These were protected by a hunting ban and the 1908 establishment of the "Heath Hen Reserve" (today the Manuel F. Correllus State Forest) and the population rapidly grew to almost 2000; by the mid-1910s, observing the birds on their lekking grounds had become something of a tourist attraction. However, a destructive fire during the 1916 nesting season, severe winters, inbreeding, an excess number of male individuals and apparently an epidemic of blackhead disease which might have been transmitted by poultry brought the numbers down quickly; after a last recovery to 600 in 1920, the population began its final decline.
In 1927, only about a dozen were left - a mere two being females - despite being afforded the best protection according to contemporary science, and that number had declined to a handful, all males, by the end of the year. After December 8, 1928, apparently only one male survived (Gross, 1931), lovingly nicknamed "Booming Ben". He was last seen on his traditional lekking ground between West Tisbury and today's Martha's Vineyard Airport on March 11, 1932 - early in the breeding season -, and thus presumably died, about 8 years old, days or only hours afterwards from unknown causes.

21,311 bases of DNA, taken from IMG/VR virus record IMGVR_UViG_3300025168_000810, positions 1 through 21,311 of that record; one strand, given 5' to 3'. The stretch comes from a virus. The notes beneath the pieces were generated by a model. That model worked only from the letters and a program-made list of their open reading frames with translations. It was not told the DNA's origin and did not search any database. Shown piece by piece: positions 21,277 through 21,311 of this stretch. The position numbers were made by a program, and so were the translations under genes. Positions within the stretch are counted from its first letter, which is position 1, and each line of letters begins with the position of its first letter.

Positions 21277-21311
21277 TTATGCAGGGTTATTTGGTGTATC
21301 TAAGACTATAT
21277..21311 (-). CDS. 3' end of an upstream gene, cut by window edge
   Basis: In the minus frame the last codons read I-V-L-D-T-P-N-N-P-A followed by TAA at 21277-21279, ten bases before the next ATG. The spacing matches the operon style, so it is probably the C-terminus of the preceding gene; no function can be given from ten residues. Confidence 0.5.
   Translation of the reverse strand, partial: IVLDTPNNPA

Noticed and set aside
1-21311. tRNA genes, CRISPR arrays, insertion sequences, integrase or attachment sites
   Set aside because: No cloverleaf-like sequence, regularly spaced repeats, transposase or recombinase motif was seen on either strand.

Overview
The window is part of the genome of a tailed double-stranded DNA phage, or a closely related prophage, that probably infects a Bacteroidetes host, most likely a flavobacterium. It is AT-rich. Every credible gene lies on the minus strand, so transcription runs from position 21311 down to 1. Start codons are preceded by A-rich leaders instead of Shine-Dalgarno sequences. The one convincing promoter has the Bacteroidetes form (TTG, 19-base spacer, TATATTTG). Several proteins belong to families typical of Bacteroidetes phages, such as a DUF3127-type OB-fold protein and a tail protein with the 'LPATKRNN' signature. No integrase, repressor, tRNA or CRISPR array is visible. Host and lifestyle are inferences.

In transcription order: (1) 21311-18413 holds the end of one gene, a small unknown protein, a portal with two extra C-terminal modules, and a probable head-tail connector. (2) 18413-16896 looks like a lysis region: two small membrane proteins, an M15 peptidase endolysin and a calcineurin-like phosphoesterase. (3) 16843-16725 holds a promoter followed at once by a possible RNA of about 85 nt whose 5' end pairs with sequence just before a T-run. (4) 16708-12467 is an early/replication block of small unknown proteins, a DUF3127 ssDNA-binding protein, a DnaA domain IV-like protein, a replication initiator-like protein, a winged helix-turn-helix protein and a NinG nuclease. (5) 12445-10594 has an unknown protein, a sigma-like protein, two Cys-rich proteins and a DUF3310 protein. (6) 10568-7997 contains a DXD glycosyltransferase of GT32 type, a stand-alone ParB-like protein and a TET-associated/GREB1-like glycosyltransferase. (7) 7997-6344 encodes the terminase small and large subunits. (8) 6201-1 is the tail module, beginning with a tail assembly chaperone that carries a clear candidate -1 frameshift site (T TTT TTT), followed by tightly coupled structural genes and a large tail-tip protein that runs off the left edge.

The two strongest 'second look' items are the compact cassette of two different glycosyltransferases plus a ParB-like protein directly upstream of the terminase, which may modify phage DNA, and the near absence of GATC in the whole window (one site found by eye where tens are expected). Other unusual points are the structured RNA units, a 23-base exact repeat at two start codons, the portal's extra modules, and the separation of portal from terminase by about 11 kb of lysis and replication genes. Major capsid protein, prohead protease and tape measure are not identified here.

Heath Hens were one of the first bird species that Americans tried to save from extinction. As early as 1791, a bill "for the preservation of heath-hen and other game" was introduced in the New York legislature. Although the effort to save the Heath Hen from extinction was ultimately unsuccessful, it paved the way for conservation of other species. Ironically, the establishment of the reserve on the open shrubland of what was then called the Great Plain may have accelerated the Heath Hen's extinction. Fires were a normal part of the environment, but with the attempt to suppress fires instead of enforcing ecological succession with controlled burns, habitat quality decreased and undergrowth accumulated until a normally limited fire would have disastrous consequences as it did in 1916.